Important calendar events
The dollar was stable on Tuesday, exhibiting low volatility, with the dollar index hovering above 104. US Bond yields were also fairly stable, with the US 10-year treasury note yielding just below 3.3%.
US Existing Home Sales data released on Tuesday fell in line with expectations and no other major news was released since last week. FOMC Member Loretta Mester delivered a speech on Tuesday, which was overall hawkish, supporting the dollar. Mester warned in her speech that inflation will not fall back to the Fed’s target of 2% for the next years and that further monetary policy tightening would be required.
Last week, the US Federal Reserve voted to raise its benchmark interest rate by 75 points, taking aggressive action against inflation and bringing its interest rate to 1.75%. Record high US inflation rates have forced the Fed to ramp up its efforts by performing its steeper rate hike since 1994. With 10 out of the 11 FOMC members voting in favor of the rate hike, the Fed sent a clear signal that it plans to tackle soaring inflation rates.
Markets reacted strongly to the Fed interest rate announcement as well as the ensuing FOMC Press Conference, causing high volatility in the price of the dollar. In the days following the Fed meeting, however, the dollar has begun re-establishing its equilibrium, as markets had time to process the news.
US inflation keeps rising, forcing the Fed to tighten its monetary policy. PPI climbed 0.8% for the month and 10.8% on an annual basis, falling close to the historically high levels reached in March. CPI in May increased by 8.6% on an annual basis, the largest year-on-year increase since 1981 according to the US Labour Department. Rising costs of food and energy have contributed to soaring inflation rates in the US.
Fed Chair Powell’s testimony on the Semi-Annual Monetary Policy Report before the Senate Banking Committee on Wednesday, is expected to attract the attention of market participants who will seek to gauge the Fed’s future policy direction.
The Euro traded sideways against the dollar on Tuesday, with the EUR/USD rate fluctuating around the 1.054 level. If the currency pair goes up, it may encounter resistance at 1.078. The EUR/USD is currently testing the support at the 1.036 level that represents 2016 low and, if it falls further, it may find support near a 20-year low of 0.985.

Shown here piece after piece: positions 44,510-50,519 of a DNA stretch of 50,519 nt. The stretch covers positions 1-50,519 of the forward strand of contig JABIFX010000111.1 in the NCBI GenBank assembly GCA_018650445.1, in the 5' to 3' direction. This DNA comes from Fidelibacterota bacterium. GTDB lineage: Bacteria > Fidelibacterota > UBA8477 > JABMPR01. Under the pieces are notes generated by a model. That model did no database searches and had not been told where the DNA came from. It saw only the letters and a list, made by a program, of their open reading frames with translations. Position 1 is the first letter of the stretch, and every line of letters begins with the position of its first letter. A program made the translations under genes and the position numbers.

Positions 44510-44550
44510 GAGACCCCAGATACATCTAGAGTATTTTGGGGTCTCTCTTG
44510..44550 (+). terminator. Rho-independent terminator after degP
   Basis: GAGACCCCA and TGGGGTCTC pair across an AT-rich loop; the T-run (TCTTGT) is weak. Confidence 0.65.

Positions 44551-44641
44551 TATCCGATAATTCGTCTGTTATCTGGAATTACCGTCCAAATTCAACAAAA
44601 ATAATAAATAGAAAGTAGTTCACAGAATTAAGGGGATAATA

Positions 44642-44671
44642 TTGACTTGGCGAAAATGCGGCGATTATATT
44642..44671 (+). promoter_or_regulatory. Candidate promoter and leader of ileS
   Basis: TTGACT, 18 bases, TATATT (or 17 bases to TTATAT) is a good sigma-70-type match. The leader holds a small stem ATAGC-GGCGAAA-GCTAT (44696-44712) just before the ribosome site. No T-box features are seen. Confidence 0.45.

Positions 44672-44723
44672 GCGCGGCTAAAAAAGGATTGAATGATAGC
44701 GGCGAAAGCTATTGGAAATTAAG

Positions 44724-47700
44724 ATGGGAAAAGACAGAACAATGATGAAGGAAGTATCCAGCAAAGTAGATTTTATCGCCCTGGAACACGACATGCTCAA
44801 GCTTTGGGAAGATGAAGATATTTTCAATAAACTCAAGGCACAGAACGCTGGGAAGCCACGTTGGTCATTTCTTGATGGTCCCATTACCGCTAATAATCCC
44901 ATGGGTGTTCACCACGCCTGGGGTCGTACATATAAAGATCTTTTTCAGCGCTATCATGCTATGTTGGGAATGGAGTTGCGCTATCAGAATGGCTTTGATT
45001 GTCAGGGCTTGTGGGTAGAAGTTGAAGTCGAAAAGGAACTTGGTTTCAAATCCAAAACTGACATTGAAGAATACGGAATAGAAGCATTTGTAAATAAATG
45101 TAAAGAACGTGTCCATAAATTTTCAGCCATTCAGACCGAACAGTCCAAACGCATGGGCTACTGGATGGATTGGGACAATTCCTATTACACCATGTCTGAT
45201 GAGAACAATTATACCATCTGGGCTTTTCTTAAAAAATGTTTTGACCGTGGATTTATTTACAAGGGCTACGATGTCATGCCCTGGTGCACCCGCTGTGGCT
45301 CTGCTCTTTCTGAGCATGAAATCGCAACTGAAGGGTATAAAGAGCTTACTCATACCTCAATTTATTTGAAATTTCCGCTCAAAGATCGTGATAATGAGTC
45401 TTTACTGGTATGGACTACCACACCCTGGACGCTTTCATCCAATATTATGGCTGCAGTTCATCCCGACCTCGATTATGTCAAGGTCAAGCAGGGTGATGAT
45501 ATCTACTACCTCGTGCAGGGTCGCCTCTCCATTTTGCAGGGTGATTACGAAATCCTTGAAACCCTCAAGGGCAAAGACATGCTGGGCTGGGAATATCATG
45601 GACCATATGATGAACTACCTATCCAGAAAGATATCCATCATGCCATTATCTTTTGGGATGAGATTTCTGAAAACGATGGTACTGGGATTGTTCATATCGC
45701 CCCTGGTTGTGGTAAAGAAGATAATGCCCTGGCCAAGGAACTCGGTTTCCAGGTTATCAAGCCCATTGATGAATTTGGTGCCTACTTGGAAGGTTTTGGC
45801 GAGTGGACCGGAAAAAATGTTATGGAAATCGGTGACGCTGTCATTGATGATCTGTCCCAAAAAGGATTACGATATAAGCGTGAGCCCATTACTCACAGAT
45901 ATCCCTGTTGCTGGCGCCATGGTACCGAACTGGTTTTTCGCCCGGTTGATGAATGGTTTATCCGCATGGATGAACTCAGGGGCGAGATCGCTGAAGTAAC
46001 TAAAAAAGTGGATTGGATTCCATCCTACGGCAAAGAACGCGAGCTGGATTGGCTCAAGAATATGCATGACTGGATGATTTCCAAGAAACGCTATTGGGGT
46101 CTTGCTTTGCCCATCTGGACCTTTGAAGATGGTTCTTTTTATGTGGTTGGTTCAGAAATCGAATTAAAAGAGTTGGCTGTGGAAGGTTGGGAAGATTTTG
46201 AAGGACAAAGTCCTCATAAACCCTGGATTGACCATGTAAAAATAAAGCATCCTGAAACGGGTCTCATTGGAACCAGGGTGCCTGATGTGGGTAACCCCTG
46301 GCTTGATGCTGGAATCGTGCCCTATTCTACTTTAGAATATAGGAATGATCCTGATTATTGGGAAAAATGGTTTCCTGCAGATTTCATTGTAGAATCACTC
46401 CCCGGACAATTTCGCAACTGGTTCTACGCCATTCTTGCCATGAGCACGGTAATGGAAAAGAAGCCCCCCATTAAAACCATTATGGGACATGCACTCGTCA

Last week, an emergency ECB meeting raised expectations of a more hawkish monetary policy boosting the Euro. The Euro is supported this week by reports on ECB plans to raise interest rates. On Monday, ECB President Christine Lagarde confirmed plans of tightening monetary policy and raising interest rates to tackle rising inflation, propping up the Euro.
The Fed’s decisive 75 base point rate hike last week emphasized, even more, the gap between ECB and Fed policies, putting pressure on the Euro. In its latest monetary policy meeting, the ECB kept its interest rate unchanged but pointed to a small rate hike at its next meeting in July. The ECB has kept its interest rates below zero for over a decade and an increase in interest rates represents a hawkish turn in its monetary policy, to counter unprecedented inflation rates.
Even though the ECB has pointed clearly to a shift towards a more hawkish policy, stagnating Eurozone economies limit the ECB’s flexibility to increase interest rates to combat high inflation.
EU CPI inflation data show that inflation remains at record high levels of 8.1%, driven by rising food and energy costs. EU members have recently announced a gradual ban on Russian oil imports, while Russia has retaliated by limiting its natural gas exports to certain EU countries, raising fears of a potential energy crisis in the EU.
The Sterling traded sideways against the dollar on Tuesday, exhibiting low volatility, with the GBP/USD rate trading around 1.227. If the GBP/USD rate goes up, it may encounter resistance near the 1.308 level, while if it declines, support may be found near 1.200 and further down near 1.140.
MPC Members Pill and Tenreyro delivered speeches on Tuesday, which were hawkish on the whole, with BOE chief economist Huw Pill stating that further monetary policy tightening will be required in the coming months to rein in inflation.